July 23, 2019

Our Ability to Love

For the Fourth Sunday in Ordinary Time, we hear that beautiful letter from St. Paul (1 Cor 12:31-13:13) in which he speaks of spiritual gifts, the greatest of which is love.

Scripture tells us that God is love and that God is the Creator of all things, visible and invisible. Since God is a loving creator, He is not only the source of everything that exists, including you and me, He, by His very nature, must also love all that He has created. We can never fully understand or comprehend the mind of God, but we do know at least two attributes of God. He is love personified, and He creates, apparently for the sheer love and pleasure of creating.

We know that we were created in the image and likeness of God. We, therefore, share those two attributes of God. Each and every one of us were created with the Godlike ability to love, and with the Godlike ability to create.

When talking about our God-given attribute of love, we should realize that our understanding of love is somewhat clouded by our current culture. I will use the words of scripture to make my point. “Those who live according to the flesh have their minds set on what the flesh desires.” (Romans 8:5) “For the flesh desires what is contrary to the Spirit.” (Galatians 5:17) Love, and the physical expression of love that is featured so often in our modern day media, are not necessarily the same thing. To love is to care intensely. But we must understand that there are different kinds of love. The love that we have for a person is not the same as the love we may have for an object or activity.

For example, when you say I love the members of my family, my spouse, my children and my grandchildren, you are saying that you care deeply for them. You are saying that you love spending time with them. You are saying that if they needed you, you would do everything humanly possible to help them. You are saying that you always want what is best for them. And your love for them is not dependent on their behavior. For example, if your child should do something bad, you may not like or approve of their actions, but you would still love them. That, by definition, is unconditional love, a Godlike love.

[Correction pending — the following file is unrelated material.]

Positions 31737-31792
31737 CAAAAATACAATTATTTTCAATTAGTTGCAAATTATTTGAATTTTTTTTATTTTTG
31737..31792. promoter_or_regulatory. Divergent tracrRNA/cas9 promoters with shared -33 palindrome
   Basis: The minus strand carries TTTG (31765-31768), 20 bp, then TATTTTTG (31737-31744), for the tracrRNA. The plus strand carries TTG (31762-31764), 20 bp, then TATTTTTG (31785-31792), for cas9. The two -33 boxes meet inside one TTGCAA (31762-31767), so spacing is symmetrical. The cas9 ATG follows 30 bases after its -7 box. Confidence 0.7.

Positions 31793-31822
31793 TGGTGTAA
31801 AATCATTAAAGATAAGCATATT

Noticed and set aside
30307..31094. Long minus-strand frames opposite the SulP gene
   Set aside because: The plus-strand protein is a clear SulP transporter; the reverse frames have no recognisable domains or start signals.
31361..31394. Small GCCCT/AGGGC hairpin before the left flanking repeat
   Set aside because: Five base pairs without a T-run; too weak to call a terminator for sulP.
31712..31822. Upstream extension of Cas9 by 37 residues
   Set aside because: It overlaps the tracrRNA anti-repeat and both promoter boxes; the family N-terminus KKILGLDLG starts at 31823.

But when you say that you love a thing or an activity, you are saying that you enjoy that activity or object. But unlike the love that you have for a member of your family, the pleasure and enjoyment that you experience from that thing or activity is obviously different than the intense deep feeling that you have for a loved one. But just as God creates for the sheer love and pleasure of creating so, too, do we create an object or activity for the sheer love and pleasure of doing so.

So when we talk about our God-given attribute to create, we have to realize that everyone, without exception, finds enjoyment and pleasure in creating. We were created with that attribute; and, as such, we share in God’s process of creation in all aspects of life, whether it be farming, gardening, baking, building, sewing, music, writing, artistic creations, performing, parenting, working, healing, teaching, etc. And we find fulfillment and pleasure in our participation in the process of creation, just as God does.

The primary characteristic that allows us to know something about God is love; both the unconditional love that we have for another human being and the love we experience in creating. We may feel passionate in our feelings of love, but the passion we experience is our sharing in the passion that God has for all of His creation.

God is love. So, when we love, we experience God. Our purpose here on earth is to know God and do God’s will in our life; and we do this when we participate with God in creation and when we share His love with one another.

But we are not robots. We were created with a free will. We are free to love or to hate. We are free to create or to destroy. All of the forces of evil that work in the human heart frustrate the power of the Holy Spirit; and, as such, we are free to become either a saint or a sinner. The choice is ours, and only ours, to make.

The Prophet Jeremiah says, “The word of the Lord came to me saying: Before I formed you in the womb I knew you, before you were born I dedicated you.” (Jeremiah 1:4-5) Our God did not create us and then abandon us. Our God loves every one of His children unconditionally. He knows every one of us better than we know ourselves and He has a plan and a purpose for the life of each of His children. If we simply stay true to those two God-given attributes that we share with our Creator, we will be fulfilling our purpose in this life.

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Written by
Deacon Donald Cox

REVEREND MR. DONALD COX is a permanent deacon of the Archdiocese of Detroit. On June 9, 1979, Deacon Don was ordained to the diaconate by His Eminence John Cardinal Dearden, an important American Father of the Second Vatican Council. He is currently assigned to St. Cornelius parish in Dryden, Michigan. Married and the father of three children and grandfather to four children, Deacon Don was born and raised in Detroit, and educated at St. Brigid Elementary School, Mackenzie High School, and Lawrence Technological University. His theological training was taken at Detroit's Sacred Heart Major Seminary.

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Written by Deacon Donald Cox